Sunday, September 11, 2016

What the 15th anniversary of the September 11th attack meant to me.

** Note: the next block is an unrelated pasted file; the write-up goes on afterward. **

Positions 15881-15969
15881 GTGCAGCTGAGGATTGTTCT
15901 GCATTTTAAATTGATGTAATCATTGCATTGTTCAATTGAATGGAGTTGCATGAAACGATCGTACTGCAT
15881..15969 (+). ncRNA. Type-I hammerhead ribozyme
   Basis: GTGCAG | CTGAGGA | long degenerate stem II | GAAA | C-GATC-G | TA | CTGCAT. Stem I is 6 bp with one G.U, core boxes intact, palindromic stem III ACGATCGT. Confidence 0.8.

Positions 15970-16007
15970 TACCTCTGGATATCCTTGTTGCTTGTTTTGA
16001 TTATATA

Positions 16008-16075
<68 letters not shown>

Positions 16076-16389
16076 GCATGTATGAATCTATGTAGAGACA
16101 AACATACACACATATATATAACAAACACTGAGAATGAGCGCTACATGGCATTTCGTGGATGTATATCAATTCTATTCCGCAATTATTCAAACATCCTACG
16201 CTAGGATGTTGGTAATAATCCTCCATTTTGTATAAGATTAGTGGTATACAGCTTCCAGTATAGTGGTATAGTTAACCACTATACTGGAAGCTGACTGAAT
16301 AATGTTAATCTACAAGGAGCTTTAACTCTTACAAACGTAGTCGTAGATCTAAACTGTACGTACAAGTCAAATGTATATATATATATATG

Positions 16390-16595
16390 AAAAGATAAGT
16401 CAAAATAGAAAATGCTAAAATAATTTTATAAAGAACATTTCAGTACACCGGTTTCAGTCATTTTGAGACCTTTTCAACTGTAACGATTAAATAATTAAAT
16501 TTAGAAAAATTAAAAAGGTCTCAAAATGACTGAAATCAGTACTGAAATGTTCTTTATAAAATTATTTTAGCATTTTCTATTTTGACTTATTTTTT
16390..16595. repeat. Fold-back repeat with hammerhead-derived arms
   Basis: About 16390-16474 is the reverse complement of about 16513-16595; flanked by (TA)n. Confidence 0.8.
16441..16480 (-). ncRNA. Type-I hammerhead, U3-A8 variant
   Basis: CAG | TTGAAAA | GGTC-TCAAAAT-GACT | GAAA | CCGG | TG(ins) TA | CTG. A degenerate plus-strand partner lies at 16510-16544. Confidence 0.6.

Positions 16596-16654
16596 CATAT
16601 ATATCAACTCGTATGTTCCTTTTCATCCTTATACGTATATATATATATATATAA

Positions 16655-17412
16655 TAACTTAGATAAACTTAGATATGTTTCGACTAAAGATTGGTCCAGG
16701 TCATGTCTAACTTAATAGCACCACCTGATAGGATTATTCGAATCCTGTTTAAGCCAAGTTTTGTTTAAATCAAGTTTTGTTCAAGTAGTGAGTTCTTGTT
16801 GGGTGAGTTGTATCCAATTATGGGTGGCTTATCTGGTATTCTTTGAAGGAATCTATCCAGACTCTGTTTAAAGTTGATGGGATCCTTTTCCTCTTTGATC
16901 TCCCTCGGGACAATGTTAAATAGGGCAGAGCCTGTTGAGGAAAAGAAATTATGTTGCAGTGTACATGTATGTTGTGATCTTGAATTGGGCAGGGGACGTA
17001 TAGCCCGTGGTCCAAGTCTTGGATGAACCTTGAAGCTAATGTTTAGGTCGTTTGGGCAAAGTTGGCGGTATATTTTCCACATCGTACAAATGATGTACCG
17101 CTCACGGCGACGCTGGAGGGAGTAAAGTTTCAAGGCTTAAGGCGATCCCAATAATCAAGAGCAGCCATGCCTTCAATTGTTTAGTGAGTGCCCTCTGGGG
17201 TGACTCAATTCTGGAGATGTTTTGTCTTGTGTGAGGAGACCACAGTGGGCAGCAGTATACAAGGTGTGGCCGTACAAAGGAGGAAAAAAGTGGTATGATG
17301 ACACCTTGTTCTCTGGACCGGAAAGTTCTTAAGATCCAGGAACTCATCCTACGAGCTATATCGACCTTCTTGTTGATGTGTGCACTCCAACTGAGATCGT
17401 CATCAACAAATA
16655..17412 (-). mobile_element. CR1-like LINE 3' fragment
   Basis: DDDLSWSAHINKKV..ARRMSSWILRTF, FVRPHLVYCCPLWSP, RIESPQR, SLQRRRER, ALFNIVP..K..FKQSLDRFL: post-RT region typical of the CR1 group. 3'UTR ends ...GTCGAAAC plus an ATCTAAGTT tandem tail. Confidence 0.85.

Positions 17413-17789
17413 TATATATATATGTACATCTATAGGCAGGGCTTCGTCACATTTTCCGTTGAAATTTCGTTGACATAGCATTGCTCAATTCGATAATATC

It was in many ways, just like any normal Sunday.  I had gone to BYC at 11, come home and made the announcement sheet for the Young Women, packed my Sunday bag and was back at the church 10 minutes to 1:00 in order to sit for a few minutes and prepare to take the Sacrament.  The problem was, I was very far from feeling normal.  I hope you will forgive me if I am being too personal. I have some very difficult issues with anxiety and depression, specifically I am one of the many women who experience Pre-menstrual Syndrome.  There are moments when I can feel the anxiety in my chest, as though I were on top of a roller coaster ready to plunge straight down.  There are moments when I am very sad and I cannot pinpoint a reason as to why.  One thing that happens to me frequently during the cycle is that I feel as though I am failing in every aspect of my life and have disappointed everyone in my life and feel a desperate need to apologize.  Anyway, I was feeling all those things as I sat down at church.  Just five minutes before I had been pleading with the Lord to help me.  There was a part of me that didn’t want to go to church today.  I just wanted to stay home.  But you know one of the main reasons why I go to church? Because it works.  It’s as simple as that.  Even in the midst of my anxiety and depression, I knew that I could go to church and hear some message that would help me.  Even as I felt the anxiety get so bad just before the meeting started that I wanted to bolt, I stayed.  As the meeting continued, I continued to pray for help, for something to happen that would restore my inner center, my sense of balance, and about half-way through the meeting, something did.